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The Misconceptions about working as a Security Guard

Many people think that working as a security guard means working in a bar and club and getting involved in fights every night. There is also a huge misconception that all security guards are pumped up meat heads who love aggression.

Yes, there are some who are attracted to the industry because they think it will give them the opportunity to dominate other people, however, this sort of person won’t last long in the security industry. They would not rise through the ranks of the profession or get to work for a good, professional company with all the benefits that come with it.

Professional security guards don’t just break up fights and throw people out onto the street. The work is actually varied and covers a wide range of duties that each require a particular skill. They have to be diplomats, first aiders, observers, listeners, helpers and referees. However, first and foremost they are there to keep you safe.

Being the Diplomat

Working for someone in the public eye, or in a building where members in the public eye gather, a security guard might hear or see things that can’t go any further, otherwise it’s an abuse of trust. Breaking up an argument between two people who both insist their not at fault also takes tact and diplomacy to sort out.

Being the First Aider

You might be the only person around when a person collapses or asks for your help. It could be something like a woman going into labour and needing an ambulance, an elderly person tripping over, a diabetic who needs insulin or someone who is having a heart attack. While you wait for the ambulance, it might be up to you to take the necessary action to keep that person from deteriorating

Being the listener

We talk you through these topics on the course because during the course of your employment you might come across situations that require delicate handling or you see things that you can’t talk about. It could be something like being a shoulder to cry on while you’re working at a festival or other event. Young people who have had an argument or split up with their partner, might look to you to give them support because they feel vulnerable and upset. That’s also part of your job, listening and being supportive. You might be working for someone in the public eye, who won’t want you telling everyone about what they do in their private lives. That’s why you need discretion.

Keeping someone safe – It doesn’t just mean breaking up a fight

If you’re working where alcohol is served you’re bound to come across a youngster who has drunk too much. They can’t stay on the premises, but you know they won’t be safe alone, so you find out where they live and put them in a taxi. You might also come across someone who is on their own because they have lost their friends, or help someone out who is receiving unwanted attention. You might also have to deal with the Paparazzi at an event, or apprehend a thief. There are many different aspects to a security guard’s job.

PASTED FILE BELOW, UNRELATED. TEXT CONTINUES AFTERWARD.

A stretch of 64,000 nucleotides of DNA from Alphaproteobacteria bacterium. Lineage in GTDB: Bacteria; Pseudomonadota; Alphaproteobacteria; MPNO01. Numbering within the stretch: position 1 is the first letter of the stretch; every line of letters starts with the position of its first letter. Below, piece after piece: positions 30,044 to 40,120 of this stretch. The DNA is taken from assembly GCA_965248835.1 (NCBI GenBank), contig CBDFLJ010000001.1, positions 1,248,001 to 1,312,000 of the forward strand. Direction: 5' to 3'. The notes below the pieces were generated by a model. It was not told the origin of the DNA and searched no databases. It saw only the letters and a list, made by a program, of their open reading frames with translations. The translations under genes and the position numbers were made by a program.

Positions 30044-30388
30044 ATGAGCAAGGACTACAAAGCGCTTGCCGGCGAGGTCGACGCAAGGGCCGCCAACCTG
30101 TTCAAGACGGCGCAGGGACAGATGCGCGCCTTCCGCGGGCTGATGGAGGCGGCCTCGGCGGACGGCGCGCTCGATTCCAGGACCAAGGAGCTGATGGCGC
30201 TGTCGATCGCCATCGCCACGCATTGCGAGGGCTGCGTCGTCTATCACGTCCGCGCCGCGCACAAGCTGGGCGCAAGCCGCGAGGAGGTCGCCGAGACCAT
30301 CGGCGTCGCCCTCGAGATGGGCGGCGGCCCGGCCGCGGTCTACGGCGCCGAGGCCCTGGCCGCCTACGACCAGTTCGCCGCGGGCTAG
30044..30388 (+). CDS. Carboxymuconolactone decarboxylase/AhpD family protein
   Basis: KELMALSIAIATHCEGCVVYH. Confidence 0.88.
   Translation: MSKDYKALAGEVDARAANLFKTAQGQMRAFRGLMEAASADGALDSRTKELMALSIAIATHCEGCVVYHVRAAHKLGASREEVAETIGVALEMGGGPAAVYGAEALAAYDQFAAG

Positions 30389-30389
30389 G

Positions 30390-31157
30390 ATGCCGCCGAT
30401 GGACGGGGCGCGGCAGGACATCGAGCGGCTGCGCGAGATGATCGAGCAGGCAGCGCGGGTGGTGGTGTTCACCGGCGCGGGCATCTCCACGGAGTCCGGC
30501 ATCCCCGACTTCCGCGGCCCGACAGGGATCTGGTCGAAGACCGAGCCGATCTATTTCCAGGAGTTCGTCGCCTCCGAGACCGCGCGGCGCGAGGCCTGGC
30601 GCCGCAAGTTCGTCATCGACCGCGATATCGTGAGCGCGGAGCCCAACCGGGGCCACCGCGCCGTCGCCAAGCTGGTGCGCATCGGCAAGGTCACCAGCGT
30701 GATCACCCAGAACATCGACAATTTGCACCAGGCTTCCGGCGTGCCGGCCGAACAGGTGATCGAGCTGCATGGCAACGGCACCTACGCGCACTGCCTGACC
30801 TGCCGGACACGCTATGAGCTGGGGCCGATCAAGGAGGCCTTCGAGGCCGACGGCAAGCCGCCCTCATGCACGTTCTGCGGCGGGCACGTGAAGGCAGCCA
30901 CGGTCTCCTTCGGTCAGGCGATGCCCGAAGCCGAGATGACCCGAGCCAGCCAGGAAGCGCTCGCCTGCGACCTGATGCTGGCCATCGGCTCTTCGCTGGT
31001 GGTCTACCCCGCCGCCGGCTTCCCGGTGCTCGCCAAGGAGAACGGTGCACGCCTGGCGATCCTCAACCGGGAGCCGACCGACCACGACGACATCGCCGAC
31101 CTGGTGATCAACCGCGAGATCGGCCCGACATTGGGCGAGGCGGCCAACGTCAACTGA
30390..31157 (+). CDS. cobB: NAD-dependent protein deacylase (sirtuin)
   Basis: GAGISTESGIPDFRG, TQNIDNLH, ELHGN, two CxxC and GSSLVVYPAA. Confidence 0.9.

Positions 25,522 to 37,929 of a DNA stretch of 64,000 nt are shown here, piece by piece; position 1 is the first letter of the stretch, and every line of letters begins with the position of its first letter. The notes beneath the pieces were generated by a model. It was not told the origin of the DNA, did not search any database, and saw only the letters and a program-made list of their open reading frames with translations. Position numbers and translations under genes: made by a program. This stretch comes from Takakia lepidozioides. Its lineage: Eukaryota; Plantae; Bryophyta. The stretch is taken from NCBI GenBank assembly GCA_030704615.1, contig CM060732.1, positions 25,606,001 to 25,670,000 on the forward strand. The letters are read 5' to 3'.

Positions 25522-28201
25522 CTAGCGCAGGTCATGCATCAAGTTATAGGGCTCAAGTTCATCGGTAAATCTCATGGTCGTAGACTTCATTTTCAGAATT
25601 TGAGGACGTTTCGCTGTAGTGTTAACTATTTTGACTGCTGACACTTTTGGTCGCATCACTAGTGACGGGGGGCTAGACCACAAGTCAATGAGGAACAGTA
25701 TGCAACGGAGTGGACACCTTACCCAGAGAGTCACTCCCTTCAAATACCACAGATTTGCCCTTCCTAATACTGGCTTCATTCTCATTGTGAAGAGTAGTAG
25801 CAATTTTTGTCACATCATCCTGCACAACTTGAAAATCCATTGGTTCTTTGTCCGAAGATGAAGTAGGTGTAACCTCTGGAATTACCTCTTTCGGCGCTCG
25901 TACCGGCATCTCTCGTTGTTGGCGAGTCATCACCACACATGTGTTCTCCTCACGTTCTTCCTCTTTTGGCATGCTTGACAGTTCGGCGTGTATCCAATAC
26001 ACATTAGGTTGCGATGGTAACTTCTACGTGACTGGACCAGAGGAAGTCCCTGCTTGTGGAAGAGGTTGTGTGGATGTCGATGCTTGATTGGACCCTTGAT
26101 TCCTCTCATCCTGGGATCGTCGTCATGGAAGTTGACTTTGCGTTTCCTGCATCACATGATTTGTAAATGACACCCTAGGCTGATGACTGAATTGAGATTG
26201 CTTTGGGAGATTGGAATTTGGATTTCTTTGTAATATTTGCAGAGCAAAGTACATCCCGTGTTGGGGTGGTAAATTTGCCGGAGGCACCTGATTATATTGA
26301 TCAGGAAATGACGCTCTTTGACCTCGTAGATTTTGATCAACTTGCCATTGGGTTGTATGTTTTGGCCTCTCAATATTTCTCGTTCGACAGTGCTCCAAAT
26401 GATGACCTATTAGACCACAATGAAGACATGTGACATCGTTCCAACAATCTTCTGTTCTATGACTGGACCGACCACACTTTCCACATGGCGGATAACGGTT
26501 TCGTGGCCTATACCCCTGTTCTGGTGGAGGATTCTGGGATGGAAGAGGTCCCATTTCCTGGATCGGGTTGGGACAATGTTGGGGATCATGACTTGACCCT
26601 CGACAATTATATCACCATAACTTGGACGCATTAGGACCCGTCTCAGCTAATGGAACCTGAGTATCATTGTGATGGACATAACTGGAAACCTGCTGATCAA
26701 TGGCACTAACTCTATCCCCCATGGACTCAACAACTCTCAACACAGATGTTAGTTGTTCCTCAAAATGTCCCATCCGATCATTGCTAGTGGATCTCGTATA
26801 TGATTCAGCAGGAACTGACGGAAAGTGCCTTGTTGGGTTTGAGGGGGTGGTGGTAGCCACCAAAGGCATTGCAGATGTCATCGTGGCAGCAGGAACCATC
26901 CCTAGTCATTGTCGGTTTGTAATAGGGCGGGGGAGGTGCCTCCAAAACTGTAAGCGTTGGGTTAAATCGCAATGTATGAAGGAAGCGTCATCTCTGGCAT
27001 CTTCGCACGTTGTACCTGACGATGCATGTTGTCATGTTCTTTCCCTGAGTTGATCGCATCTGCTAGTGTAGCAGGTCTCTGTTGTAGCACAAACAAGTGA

Being Aware – Getting a feel for people

If you work in a public place like a museum, a shopping centre or an airport you will be expected to have an instinct for people (you get better at this the longer you do the job) and to learn to trust your instinct. Our training courses cover anti-terrorism procedures, how to deal with people who need to be restrained and we also have a course on how to spot and deal with vulnerable people.

Being the Helper

Finding lost friends, ringing parents, sorting out taxis and contacting police over thefts are just a few of the things you’ll be expected to so as part of your job.

Being the Observer

Looking out for people who might start trouble, spotting pickpockets, watching girls who are getting unwanted attention and putting a stop to it and observing suspicious behaviour.

Being the Referee

When trouble does start or a fight breaks out, it is up to you to calm the situation down, or eject the troublemaker from the premises. This is when you will need to use your training in so as not to get angry yourself when you get insulted or even assaulted and knowing how you can legally handle a person in order to restrain or eject them from the premises.

As you can see it’s not all fighting and being abused. You do get to help people and see the good side of working with the public. It’s not a 9 to 5 job, you will have to work evenings and weekends, but it is varied and it can be very rewarding.

November 30, 2014

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